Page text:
Madras missionary back home safe from Haiti after daring escape ends 2-month kidnap ordeal – KTVZ

‘And he’s like, ‘Nope, I think we should go’ — and they just walked out’
MADRAS, Ore. (KTVZ) — Madras resident Austin Smucker, along with 16 other Christian Aid Ministries missionaries kidnapped during a mission trip to Haiti, have safely returned home after a daring escape by moonlight.
“It was with great joy and deep thankfulness to God that I confirm that all 17 staff members of Christian Aid ministries who were held hostage in Haiti by the 400 Mawozo Gang are free!” David Troyer, general director of Christian Aid Ministries, said Monday. 
Back in Madras, Angela Rhodes is running her store, Penelope’s Soaps and Such, with a lot more ease, knowing Austin is home.
“She texted me first thing and told me that they were — that they were out,” Rhodes said Tuesday. 
Rhodes opened Penelope’s Soaps and Such last February, and sells homemade candles from her friend, Laura Smucker.
When she found out Laura’s 27-year-old son had been kidnapped in Haiti, it didn’t seem real. 
“All these simple things that you think about when you go out of the country — and then it’s like one day, she tells me that he’s been taken and I’m like, ‘What? And we were worried about antibiotics?” Rhodes recalled. 
News spread about Austin, and people from all over the country started donating money — and buying Laura’s candles. 
But Austin’s safety was always the main focus.
“She’d just come, and I’d say, ‘What’s happening?’ And she goes either, ‘I don’t know,’ or ‘I can’t talk to you about any of it because it just puts their life in danger if I say a word,’” Rhodes said.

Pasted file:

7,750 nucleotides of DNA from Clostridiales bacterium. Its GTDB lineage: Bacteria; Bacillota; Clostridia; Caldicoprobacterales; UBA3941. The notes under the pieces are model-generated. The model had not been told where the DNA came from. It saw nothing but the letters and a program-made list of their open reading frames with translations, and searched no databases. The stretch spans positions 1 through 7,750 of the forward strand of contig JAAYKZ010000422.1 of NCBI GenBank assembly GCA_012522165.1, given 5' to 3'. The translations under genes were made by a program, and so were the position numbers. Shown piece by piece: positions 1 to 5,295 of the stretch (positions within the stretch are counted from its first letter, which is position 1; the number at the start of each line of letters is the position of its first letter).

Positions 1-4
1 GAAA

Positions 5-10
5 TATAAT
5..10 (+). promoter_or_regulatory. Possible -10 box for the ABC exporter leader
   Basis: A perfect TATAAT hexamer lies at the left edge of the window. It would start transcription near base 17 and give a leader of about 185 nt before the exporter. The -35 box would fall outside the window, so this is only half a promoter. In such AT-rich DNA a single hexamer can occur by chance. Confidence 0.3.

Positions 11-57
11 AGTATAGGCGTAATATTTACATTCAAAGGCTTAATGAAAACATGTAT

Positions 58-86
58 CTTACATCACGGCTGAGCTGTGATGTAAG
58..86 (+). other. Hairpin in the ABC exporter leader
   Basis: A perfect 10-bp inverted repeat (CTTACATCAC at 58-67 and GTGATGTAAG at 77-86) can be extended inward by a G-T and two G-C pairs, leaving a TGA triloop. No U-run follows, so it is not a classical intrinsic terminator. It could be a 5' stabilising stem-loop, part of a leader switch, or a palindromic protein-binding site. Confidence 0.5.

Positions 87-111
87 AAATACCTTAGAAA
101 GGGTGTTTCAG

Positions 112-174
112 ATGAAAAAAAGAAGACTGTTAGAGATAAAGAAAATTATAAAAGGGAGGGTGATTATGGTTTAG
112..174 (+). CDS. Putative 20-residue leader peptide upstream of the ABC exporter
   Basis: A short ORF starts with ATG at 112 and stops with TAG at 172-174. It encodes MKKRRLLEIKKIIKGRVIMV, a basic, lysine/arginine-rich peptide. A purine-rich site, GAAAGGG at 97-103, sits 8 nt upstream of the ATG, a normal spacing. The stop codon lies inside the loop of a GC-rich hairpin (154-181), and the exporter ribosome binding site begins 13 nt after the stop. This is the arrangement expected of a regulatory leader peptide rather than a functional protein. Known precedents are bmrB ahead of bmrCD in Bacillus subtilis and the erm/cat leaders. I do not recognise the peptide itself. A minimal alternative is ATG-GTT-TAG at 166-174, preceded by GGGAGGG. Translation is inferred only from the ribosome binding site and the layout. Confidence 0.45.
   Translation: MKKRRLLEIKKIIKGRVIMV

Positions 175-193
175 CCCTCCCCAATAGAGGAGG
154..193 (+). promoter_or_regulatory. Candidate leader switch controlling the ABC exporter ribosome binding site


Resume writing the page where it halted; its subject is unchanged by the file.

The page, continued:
Austin and the other Christian Aid Ministry members were captured on Oct. 16, when a violent Haitian gang surrounded them at a roadblock.
After two months in captivity, the group slipped out the door, put the three young children on their back and hiked nearly 10 miles, using just a landmark and the moonlight to find their way.
Rhodes said the group discussed escaping several times, but Austin never felt like it was the right moment. On the day they finally escaped, it was Austin who gave the group the okay.
“And he’s like, ‘Nope, I think we should go’ — and they just walked out,” Rhodes said. 
She said Austin lost 20 pounds while being held hostage, but something else in him changed as well. 
“And then something that stuck out to me was probably at the beginning of this, he was not in a leadership position, because he was just a kid, and there were older people. But he was in the end, because they listened to him,” Rhodes said.
Noah Chast is a multimedia journalist for NewsChannel 21. Learn more about Noah here.
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